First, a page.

I was personally very inspired by being associated with Project M which is John Bielenberg’s design intervention squad—idealistic, young creative people—and I’ve been an adviser for that for a few years now. Just seeing the work that can be done by a small group of smart working, well-intentioned people for communities or causes that otherwise weren’t getting adequate attention was a transformative experience for me, so that’s where it all started.
Do you have a personal mission that you are trying to fulfill via your studio and other design related things you are involved in?
Absolutely–I want to retire! But less flippantly, I have a mission to make sure that as many people as possible within the spheres that I influence also believe that design is important. Design as a profession and a creative outcome is the equivalent of the frescos and the public art that you used to see in ancient Rome and the equivalent of the commissions for the church that we see from the Renaissance. The visual landscape that we share now is populated by billboards and signage—all of it made by designers. A lot of it is bad design, but by virtue of the fact that it is ubiquitous, it is important.
Christopher Simmons’ AIGA talk on creative problem solving.
A lot of designers want to run their own studio and it’s seen as the pinnacle of success. Is that healthy for designers to see?
I think that it was subconsciously implanted in my brain that the ultimate success for a designer was to open your own studio, mostly because many of the professors that I had in college were studio owners and they were models for me.… I also had a desire to be in charge and create, not inherit a legacy.
Is this healthy? Probably not. Let’s put it this way: I run my own studio and I am very satisfied and fulfilled by that. It goes to my nature; I have a tendency to rise to a leadership position in whatever thing I am involved with. But not everyone is destined to be a leader or wants to be, and that has to be fine too. There’s a letterpress artist in Alabama–Amos Kennedy–who said to me once that if you work for Microsoft, no-one expects you to be the CEO of Microsoft or sees you as a failure if you aren’t. If you’ve been working 10 or 15 years as a designer and haven’t made it to be creative director, or if you haven’t set up your own shop then somehow you haven’t “made it.” I think that’s a really limiting expectation to place on people. At the end of the day, being successful in your career is about going to work every day, doing your job really well, coming home happy with what you did and how you did it and why you did it and who you did it for and going back the next day.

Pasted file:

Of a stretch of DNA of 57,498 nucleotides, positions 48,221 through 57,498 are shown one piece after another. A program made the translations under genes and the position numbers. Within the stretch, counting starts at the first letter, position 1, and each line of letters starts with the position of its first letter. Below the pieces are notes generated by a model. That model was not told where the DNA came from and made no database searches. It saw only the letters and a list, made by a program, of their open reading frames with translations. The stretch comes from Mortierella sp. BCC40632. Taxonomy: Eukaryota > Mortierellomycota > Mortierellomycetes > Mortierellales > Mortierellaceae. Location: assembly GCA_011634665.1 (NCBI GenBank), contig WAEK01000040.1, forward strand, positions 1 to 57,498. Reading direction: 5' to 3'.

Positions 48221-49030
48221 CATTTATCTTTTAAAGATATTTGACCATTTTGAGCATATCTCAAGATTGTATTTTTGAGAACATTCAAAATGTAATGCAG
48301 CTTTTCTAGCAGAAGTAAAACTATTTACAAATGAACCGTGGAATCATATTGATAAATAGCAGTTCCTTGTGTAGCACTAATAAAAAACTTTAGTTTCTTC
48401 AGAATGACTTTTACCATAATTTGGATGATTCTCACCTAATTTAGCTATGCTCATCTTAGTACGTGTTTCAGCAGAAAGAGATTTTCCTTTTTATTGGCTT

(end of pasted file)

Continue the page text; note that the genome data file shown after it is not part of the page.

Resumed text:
In your time as a studio owner what has changed in the craft or the business of design?
Everything! I’ve been doing this professionally for 18, 19 years now. A lot has changed just by virtue of technology…The rise of the social network has changed the dynamic of how design is delivered, consumed, and discussed. We all know the infamous debacles around the Tropicana packaging or the Pepsi logo or GAP logo etc. where the public has the avenues to comment and make use of them. It’s changed how we manage design – the people responsible for managing brands now have to anticipate those kinds of responses…
I honestly think that businesses now really have a genuine appreciation of design. When I was starting out this was a topic at conferences. “How do we get a seat at the table? How can designers be involved in the decision making and strategic planning of organizations?” I think we have got that now over the last decade. If anything it’s designers who are less equipped than we should be to have those conversations we’ve been asking for all this time.
What can designers do to add more value? Can designers speak the same language as their clients?